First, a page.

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Stand up for the Average Joe

What about the working stiff, barely making a go of it? What about the Average Joe, the unemployed and underemployed neighbor? Who is worried about them? Worried in something other than a how-wonderful-am-I way?

You listen to talk about the economy, about healthcare, and too much of it veers into partisan rhetoric — most originated and driven by powerful lobbies and the politicians they purchase. You listen to the dialogue and you hear parrots repeat what they encounter on talk radio, what they see on cable “news” shows, what they read on the Internet.

Who cares about the Average Joe?

On the national level, money has been poured into the coffers of the rich for decades, scant attention being paid to the working class, the poor, the middle class. We’ve been running the federal account dry. Banks and Wall Street profiteers have prospered mightily, all the while spouting the now obvious nonsense that money trickles down to a gullible public. Government bails out businesses that then dole out huge bonuses, and nothing trickles to the little guy. A huge amount of the country’s wealth goes to 1 percent of the population. The U.S. deficit is now at the highest level since World War II and there is no sign — since we will not tolerate increased taxes to pay for prohibitively expensive wars and programs— that it will change soon.

Unemployment and underemployment are at scary levels, probably much higher than official sources state, and there is no sign that joblessness will cease to be a major problem in the near future. A Whaddya Think poll in The SUN showed joblessness to be a significant problem in Pagosa Country.

Now, the toughest time of the year is on the horizon in Pagosa Country — winter — and the holiday seasons are near. Who is watching out for the little guy? Certainly not Washington, the bankers, the lobbyists.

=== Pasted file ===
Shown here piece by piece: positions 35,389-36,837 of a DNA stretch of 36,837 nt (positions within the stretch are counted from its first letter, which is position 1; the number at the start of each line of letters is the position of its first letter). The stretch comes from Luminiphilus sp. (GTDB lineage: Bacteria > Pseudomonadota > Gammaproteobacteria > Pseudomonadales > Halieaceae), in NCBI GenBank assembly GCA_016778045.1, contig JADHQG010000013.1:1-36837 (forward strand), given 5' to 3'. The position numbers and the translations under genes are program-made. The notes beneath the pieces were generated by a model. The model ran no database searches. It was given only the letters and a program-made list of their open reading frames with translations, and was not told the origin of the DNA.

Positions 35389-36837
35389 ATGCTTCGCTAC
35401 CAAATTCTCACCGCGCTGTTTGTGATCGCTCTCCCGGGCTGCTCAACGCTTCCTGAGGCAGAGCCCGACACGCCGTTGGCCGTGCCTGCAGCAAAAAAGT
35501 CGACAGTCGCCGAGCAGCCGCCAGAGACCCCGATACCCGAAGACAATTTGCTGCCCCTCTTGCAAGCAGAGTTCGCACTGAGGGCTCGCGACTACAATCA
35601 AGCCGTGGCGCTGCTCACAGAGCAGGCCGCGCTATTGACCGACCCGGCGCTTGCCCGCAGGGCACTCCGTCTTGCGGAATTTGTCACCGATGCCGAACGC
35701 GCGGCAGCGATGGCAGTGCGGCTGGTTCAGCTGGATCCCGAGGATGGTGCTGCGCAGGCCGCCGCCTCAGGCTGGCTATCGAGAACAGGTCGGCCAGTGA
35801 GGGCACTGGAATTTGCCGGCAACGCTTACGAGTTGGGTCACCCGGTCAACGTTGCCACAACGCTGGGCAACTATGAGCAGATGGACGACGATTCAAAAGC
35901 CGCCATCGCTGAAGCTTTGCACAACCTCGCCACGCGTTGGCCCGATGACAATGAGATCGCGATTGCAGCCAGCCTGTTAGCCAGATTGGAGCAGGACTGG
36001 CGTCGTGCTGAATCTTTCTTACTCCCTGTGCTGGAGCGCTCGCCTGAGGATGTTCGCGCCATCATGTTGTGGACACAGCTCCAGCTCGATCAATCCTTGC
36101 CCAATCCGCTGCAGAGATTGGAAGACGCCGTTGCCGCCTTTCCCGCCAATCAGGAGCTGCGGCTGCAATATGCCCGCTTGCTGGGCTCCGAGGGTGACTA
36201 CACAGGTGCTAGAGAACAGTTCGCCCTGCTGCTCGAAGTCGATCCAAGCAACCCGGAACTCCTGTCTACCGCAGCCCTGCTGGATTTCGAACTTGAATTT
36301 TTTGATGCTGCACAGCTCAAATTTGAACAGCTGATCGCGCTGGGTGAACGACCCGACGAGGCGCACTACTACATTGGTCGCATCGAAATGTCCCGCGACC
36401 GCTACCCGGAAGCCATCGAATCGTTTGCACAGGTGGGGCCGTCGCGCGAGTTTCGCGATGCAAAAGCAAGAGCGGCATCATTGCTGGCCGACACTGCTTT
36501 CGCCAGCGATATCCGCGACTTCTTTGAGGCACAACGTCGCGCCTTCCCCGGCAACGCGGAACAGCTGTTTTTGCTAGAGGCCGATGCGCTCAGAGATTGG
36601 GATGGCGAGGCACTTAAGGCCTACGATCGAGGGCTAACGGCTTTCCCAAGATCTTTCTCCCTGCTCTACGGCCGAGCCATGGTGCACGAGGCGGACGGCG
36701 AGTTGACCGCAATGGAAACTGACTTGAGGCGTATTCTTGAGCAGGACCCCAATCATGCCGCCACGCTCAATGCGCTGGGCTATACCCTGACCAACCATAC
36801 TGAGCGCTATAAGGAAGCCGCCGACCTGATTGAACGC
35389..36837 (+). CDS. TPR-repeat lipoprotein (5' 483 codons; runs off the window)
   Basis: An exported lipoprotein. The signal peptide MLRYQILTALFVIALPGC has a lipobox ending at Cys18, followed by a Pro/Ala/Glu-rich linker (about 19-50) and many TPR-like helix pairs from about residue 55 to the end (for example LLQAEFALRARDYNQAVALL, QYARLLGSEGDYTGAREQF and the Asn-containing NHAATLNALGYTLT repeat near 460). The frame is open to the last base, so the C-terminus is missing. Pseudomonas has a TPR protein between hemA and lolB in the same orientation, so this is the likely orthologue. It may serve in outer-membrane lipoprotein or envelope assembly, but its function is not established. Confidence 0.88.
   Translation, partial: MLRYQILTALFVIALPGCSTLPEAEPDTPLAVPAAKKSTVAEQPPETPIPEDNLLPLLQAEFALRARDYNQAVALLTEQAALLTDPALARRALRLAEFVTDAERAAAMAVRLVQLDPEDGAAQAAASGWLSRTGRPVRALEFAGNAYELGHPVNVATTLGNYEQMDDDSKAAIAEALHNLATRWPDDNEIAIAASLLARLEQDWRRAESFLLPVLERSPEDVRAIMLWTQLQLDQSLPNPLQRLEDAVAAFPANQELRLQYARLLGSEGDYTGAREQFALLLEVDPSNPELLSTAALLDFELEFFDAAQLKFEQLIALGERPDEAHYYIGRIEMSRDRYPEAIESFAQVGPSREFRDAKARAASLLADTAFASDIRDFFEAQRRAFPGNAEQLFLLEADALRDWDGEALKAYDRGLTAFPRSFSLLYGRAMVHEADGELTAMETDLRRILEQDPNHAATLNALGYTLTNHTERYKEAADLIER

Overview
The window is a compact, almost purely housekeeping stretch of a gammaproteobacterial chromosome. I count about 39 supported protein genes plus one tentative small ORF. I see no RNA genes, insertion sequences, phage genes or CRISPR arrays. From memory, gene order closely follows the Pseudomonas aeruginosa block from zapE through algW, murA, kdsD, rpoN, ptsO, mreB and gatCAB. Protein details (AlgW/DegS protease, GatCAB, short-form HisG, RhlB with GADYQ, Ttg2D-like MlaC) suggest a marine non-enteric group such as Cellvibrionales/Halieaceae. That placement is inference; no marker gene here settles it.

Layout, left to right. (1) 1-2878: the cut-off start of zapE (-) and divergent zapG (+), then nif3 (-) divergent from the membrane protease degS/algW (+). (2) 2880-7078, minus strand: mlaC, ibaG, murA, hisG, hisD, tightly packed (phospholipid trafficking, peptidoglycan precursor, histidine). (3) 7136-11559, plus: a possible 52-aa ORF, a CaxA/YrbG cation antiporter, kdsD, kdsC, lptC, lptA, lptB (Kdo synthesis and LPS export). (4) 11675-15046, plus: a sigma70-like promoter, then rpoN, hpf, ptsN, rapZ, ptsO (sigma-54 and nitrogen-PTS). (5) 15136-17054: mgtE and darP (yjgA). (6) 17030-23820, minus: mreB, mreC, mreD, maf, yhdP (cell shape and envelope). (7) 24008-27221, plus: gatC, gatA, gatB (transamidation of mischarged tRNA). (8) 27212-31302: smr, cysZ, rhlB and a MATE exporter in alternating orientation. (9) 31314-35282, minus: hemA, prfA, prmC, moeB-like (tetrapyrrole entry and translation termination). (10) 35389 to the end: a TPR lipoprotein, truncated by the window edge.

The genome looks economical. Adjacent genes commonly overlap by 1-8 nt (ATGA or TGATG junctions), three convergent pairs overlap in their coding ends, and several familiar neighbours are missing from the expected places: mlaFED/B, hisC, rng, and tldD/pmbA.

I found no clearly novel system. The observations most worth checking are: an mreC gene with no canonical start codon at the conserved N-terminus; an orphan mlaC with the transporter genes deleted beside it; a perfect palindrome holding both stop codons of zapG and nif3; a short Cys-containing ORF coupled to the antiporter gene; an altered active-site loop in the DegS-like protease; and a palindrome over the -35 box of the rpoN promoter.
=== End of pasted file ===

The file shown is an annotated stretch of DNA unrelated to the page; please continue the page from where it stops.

Fortunately, there are local groups and agencies that make it their business to care about the Average Joe who has fallen on hard times in Pagosa Country. There are more than we can mention here, but these are representative of the entire group: Kiwanis, Rotary, Salvation Army, church groups, the American Red Cross, United Way, Big Brothers Big Sisters, the Archuleta County Department of Human Services, Colorado Housing, Habitat for Humanity.

And there are traditional efforts underway to ease the burden for individuals and families during the upcoming holidays, programs that give every resident of Pagosa Country who is able the chance to assist neighbors struggling with tough times.

An article in this issue of The SUN provides a summary of the work done by Loaves and Fishes. The group provides a free, weekly meal to all who need it, with generous contributions by citizens, groups and local businesses. Loaves and Fishes has fed as many as 300 people at one of these weekly events and, no doubt, the meals will be appreciated by a lot of folks as the season deepens.

Then, there is Operation Helping Hand — the longstanding, collective effort that provides food for Thanksgiving and Christmas dinners, as well as clothing and gifts for the holiday season. OHH receives donations from the community and distributes them to children and seniors in need. Over the years, individuals and families in Pagosa Country have been able to enjoy Thanksgiving and Christmas because of the efforts of individuals and organizations involved with Operation Helping Hand, and the generosity of contributors who provide the goods distributed to those in need.

OHH donation buckets have been placed at both City Market stores and application forms for OHH assistance are available at the Department of Human Services office at Town Hall. Applications for Thanksgiving food boxes must be dropped off at the department office by Thursday, Nov. 12. Christmas request deadline is Dec. 3.

It is time to help the little guy, the neighbor dealing with tough times. And no lobbyist or legislator can get in our way.

Karl Isberg